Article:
Francis Ford Coppola and S.E. Hinton's 13-episode follow-up to the 1983 movie, which builds on each character from the film immensely. Series finale (entitled "Union Blues") reaches an ... See full summary »
Jay R. Ferguson,
This drama is set in World War II Australia, where an American Marine, Rebel is recuperating from wounds suffered in battle. He is weary of war and is intent on going AWOL and escaping from... See full summary »
Several mock-up sets duplicating Tex's house were built inside the National Guard Armory building on the campus of Broken Arrow Senior High. See more »
During the shots where it is considered "morning" like when Tex is riding Rowdy before school, where a hungover Tex overhears Mason and Cole's conversation, and when Tex and Mason's father arrives, the sunlight tells us that it is noon, when the story line is supposed to be around 7 or 8 o clock in the morning. See more »
I first came across writer SE Hinton's work when the great Francis Ford Coppola adapted two of her books and made contrasting films. The Outsiders and Rumblefish. Both were released in 1983 having been shot back to back and both featured Matt Dillon.
A year earlier, Dillon starred as Tex, in this adaptation of a SE Hinton book made by Disney. It is not as memorable as the Coppola movies.
It is one of these coming of age dramas filled with teenage angst and Matt Dillon gives an early brat pack performance. Someone should had told him back then to do some comedy.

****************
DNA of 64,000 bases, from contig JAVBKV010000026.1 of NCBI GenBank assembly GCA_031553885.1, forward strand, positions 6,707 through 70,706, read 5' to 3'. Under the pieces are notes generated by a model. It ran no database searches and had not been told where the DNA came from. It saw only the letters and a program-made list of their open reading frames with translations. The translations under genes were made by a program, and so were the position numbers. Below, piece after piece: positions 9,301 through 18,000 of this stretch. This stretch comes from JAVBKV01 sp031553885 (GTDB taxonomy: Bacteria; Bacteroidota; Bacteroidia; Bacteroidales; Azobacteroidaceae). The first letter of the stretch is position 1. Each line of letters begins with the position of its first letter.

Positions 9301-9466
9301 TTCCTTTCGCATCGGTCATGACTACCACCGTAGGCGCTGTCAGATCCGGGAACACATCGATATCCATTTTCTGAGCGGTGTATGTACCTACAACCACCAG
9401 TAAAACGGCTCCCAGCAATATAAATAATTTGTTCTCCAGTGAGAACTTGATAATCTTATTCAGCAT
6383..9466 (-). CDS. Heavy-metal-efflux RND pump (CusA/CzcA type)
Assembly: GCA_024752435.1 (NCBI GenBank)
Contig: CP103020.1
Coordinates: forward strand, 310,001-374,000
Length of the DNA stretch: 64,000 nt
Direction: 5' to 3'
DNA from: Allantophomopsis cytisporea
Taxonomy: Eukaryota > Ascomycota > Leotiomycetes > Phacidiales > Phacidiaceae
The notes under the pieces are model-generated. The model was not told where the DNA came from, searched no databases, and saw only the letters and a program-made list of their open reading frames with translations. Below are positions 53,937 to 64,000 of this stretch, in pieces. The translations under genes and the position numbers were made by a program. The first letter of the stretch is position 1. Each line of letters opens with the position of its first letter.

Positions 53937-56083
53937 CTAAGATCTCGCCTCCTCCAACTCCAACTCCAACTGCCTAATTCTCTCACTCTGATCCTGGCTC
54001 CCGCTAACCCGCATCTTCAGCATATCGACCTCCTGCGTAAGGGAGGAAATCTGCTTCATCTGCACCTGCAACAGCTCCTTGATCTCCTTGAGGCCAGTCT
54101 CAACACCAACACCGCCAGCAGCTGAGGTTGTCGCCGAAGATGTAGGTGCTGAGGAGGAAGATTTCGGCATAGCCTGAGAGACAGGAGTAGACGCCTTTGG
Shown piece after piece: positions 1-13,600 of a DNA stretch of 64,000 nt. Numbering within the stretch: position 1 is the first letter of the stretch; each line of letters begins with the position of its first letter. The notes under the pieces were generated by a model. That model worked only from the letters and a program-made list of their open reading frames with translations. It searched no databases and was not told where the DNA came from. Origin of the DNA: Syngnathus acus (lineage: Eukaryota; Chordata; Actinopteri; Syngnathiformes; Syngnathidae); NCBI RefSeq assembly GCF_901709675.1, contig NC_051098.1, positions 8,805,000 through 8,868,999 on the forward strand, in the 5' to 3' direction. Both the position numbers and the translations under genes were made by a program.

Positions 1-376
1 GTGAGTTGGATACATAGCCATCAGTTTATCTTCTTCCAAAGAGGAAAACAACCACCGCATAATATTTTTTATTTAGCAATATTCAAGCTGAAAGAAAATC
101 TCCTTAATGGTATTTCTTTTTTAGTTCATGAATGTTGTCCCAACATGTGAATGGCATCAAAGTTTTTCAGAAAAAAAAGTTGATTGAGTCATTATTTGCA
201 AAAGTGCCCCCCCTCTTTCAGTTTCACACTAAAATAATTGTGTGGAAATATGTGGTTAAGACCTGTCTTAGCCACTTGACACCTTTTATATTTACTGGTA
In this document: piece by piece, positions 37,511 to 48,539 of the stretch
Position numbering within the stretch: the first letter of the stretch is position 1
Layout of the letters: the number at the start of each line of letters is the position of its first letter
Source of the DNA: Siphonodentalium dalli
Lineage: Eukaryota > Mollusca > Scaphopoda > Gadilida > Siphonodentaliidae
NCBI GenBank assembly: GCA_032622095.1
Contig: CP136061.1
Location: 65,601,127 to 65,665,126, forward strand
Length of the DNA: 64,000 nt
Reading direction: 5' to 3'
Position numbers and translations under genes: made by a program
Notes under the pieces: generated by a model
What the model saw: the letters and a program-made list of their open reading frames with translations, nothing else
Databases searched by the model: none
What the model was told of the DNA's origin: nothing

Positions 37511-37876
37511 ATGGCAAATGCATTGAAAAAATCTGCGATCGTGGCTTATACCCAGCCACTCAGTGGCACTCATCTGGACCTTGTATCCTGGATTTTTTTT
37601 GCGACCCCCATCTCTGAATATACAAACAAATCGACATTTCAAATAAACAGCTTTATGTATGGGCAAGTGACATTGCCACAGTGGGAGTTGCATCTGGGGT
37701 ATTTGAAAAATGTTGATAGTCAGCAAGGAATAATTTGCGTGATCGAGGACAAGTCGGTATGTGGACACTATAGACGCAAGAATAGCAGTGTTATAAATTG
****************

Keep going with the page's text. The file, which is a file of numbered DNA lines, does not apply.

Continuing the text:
Tex is the younger of two brothers growing up on their own, the older brother cares for Tex. Their mother has died, their dad has walked out on them. Tex likes the sister of his best friend, their father does not like Tex hanging out with either of them.
Tex and his brother get to be heroes when they apprehend a villain on the run who initially holds them hostage. Later Tex gets involved with a drug dealing friend.
The film is a slice of life drama about young adults. It features some early brat packers, apart from Dillon it also has Emilio Estevez and Meg Tilly. It does feel a bit to contrived and cliched but also shows a direction that Disney were moving away from its family friendly roots.
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